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Medical History Society of New Jersey


 

 Tris Dixon, Damage: The Untold Story of Brain Trauma in Boxing.         

  Boston: Hamilcar Publications, 2021.                                                                           

  ISBN: 978-1-949590-21-0

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  Reviewer: Vincent J. Cirillo, Ph.D.        July 17, 2021

 Mr. Dixon has written a very important book, one that should be required reading for  sanctioning and governing bodies, judges and referees, ringside physicians, promoters, trainers, managers, and prizefighters themselves – in short, anyone connected with the sport of boxing. Members of Congress would also benefit, since they failed to support Sen. John McCain’s 2002 efforts to create a Federal Boxing Commission with a national database (medical records, brain scans, MRIs, etc.) to protect the health and safety of boxers. At present, state boxing commissions present a cacophony of standards and regulations. Perhaps it is time for Washington legislators to reconsider federal oversight of the sport. What better primer than Damage?

Long before medical science saw the light, fight fans, sports writers and others in the boxing community recognized that professional fighters who had taken too many head punches exhibited slurred speech, shuffling gait, hand tremors, memory loss, mood swings and, finally, physical helplessness. In his landmark 1928 article, the chief medical examiner of Essex County, New Jersey, Harrison S. Martland, coined the term “Punch Drunk” to describe the mental and physical sequelae of brain trauma in boxers.1 Martland believed that stumblebums and journeymen were at greatest risk of becoming punch-drunk. Actually, the reverse is true. History has shown that the sport’s greatest fighters proved the most susceptible to brain damage: Sugar Ray Robinson, Joe Louis, Muhammad Ali, Willie Pep, Emile Giffith, Wilfred Benitez, Ezzard Charles, Matthew Saad Muhammed, Jerry Quarry – the list goes painfully on and on. “Ali, ‘The Louisville Lip,’ was all but muted. . . . The Ali shuffle simply became a shuffle” [p. 73].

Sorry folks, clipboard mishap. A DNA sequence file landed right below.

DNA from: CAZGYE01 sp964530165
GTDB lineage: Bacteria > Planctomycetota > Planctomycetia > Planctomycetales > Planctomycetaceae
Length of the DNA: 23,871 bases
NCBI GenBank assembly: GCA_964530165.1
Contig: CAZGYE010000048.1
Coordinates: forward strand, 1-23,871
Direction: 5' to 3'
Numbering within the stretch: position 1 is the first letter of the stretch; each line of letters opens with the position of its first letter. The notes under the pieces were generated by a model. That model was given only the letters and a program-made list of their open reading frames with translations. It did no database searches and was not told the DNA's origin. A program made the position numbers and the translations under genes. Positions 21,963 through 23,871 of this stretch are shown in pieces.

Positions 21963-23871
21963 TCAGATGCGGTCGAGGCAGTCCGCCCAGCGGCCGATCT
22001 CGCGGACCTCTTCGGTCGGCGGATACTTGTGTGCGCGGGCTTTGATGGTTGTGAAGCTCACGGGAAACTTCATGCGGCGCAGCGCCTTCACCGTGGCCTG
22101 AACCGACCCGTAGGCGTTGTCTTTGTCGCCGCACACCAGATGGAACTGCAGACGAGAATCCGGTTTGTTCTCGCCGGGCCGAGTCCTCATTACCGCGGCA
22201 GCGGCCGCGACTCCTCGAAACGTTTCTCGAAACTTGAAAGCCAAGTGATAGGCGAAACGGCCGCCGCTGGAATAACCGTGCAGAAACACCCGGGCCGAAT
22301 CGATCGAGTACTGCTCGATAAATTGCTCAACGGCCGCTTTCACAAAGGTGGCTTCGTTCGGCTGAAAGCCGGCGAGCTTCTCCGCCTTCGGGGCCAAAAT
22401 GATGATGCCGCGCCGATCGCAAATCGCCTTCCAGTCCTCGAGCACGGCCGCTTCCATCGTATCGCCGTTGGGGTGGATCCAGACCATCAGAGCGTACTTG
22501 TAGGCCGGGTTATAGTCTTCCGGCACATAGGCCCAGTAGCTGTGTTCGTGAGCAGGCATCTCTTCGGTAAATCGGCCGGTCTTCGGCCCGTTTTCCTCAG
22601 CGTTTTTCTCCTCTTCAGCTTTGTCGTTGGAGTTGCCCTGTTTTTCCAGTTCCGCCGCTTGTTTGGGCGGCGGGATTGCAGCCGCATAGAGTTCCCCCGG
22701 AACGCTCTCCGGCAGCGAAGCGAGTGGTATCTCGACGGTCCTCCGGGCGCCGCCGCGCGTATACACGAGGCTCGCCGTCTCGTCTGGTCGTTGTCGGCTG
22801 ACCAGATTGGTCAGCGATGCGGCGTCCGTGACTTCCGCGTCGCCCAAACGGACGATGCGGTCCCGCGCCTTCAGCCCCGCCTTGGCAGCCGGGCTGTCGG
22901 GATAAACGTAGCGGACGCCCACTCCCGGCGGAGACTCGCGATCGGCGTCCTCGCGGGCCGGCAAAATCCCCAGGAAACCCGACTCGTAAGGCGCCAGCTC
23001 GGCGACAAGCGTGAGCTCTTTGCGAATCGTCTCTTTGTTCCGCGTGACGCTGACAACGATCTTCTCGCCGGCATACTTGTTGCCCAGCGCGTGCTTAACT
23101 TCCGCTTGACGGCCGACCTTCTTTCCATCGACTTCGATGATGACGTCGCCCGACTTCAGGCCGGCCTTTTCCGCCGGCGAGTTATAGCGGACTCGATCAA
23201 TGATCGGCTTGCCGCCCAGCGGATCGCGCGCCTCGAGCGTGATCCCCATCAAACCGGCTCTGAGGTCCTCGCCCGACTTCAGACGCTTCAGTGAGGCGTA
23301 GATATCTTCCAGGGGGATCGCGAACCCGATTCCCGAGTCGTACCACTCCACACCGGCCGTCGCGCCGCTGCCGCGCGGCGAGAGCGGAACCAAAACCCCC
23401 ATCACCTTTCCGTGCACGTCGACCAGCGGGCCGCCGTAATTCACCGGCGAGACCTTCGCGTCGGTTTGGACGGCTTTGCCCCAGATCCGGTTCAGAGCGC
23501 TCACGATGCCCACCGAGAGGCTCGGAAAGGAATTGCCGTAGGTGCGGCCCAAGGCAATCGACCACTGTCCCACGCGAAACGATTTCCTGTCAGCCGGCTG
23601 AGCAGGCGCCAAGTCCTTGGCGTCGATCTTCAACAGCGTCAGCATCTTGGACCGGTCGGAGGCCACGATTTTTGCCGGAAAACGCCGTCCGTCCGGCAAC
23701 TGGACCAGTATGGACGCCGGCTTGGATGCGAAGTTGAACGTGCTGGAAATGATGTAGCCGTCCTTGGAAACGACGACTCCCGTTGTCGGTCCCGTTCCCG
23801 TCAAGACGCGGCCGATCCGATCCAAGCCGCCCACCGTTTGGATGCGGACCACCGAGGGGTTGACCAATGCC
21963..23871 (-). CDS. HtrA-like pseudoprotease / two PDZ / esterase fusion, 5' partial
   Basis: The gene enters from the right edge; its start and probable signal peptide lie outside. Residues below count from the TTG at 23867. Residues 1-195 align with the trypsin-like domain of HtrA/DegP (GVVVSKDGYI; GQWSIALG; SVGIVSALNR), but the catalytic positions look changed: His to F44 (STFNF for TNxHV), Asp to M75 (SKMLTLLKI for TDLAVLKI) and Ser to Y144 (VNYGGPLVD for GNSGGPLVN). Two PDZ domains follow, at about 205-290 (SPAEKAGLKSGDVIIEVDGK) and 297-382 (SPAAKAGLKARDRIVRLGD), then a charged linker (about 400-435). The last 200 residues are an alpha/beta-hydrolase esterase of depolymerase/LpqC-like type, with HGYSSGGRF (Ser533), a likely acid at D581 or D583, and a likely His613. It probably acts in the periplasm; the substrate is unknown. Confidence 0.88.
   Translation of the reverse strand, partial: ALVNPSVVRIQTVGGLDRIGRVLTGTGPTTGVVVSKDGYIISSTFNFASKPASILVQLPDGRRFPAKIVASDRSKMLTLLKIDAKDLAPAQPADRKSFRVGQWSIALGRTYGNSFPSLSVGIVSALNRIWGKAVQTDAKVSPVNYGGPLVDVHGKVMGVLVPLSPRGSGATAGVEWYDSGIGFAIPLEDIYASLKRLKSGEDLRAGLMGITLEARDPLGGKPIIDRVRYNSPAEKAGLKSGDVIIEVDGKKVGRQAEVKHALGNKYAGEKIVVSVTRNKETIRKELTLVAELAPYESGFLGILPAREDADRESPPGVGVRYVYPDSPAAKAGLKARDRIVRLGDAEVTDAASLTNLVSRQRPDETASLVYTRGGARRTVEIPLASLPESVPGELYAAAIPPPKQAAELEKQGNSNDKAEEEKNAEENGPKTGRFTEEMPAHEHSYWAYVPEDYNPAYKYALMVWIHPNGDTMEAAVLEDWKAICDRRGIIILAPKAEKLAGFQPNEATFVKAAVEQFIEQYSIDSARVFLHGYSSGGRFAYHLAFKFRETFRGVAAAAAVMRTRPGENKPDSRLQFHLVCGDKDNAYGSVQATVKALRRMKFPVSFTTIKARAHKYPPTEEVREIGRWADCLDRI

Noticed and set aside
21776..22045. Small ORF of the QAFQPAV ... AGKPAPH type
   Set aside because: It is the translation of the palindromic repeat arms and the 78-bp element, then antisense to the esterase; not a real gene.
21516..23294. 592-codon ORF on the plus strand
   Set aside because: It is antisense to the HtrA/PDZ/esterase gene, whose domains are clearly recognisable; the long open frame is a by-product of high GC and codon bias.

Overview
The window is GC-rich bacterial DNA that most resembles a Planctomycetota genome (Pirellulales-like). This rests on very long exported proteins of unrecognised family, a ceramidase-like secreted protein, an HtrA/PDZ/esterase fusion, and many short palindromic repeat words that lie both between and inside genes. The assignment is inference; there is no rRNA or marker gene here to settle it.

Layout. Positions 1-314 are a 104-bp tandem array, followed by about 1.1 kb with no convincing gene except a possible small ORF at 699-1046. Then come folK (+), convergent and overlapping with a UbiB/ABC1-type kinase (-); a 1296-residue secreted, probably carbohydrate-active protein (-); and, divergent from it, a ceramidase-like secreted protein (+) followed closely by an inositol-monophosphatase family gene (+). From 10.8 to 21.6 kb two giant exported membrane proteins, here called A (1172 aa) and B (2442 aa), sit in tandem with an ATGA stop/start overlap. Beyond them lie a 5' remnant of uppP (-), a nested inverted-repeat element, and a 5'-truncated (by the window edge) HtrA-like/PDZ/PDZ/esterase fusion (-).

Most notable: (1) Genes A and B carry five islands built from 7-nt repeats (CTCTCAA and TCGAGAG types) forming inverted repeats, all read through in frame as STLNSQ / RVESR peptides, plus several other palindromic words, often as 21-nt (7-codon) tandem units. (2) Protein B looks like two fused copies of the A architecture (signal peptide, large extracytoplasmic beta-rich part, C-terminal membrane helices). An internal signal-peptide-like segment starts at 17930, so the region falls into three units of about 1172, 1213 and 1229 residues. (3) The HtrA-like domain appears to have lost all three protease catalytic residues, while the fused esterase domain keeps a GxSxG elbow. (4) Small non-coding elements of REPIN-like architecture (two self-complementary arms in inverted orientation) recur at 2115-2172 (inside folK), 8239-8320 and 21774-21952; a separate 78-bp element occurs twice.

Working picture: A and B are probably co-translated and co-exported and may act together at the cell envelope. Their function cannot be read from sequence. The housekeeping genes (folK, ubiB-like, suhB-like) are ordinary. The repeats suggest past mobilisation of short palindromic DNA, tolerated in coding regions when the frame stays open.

Sports writer Ralph Wiley said of Sugar Ray Robinson, “[T]his was the greatest fist fighter that ever lived, so if this is what happened to him, this is what happens to them all” [p. 32]. On 29 October 1995, journalist Steve Wilstein published an article on 50-year-old Jerry Quarry in the Los Angeles Times that remains the most heartbreaking portrait of a punch drunk fighter I have ever encountered. “Once one of the most popular fighters in the country, a top heavyweight contender in the 1960s and ‘70s, he needs help shaving, showering, putting on his shoes and socks. Soon, probably, diapers. His older brother James cuts meat into little pieces for him so he won’t choke, has to coax him to eat anything except the Apple Cinnamon Cheerios he loves in the morning. Jerry smiles like a kid. Shuffles like an old man. Slow, slurred speech. Random thoughts snagged on branches in a dying brain. Time blurred. Memories twisted. Voices no one else hears.” [p. 79; Dixon errs in attributing this quote to Pete Hamill in Esquire.]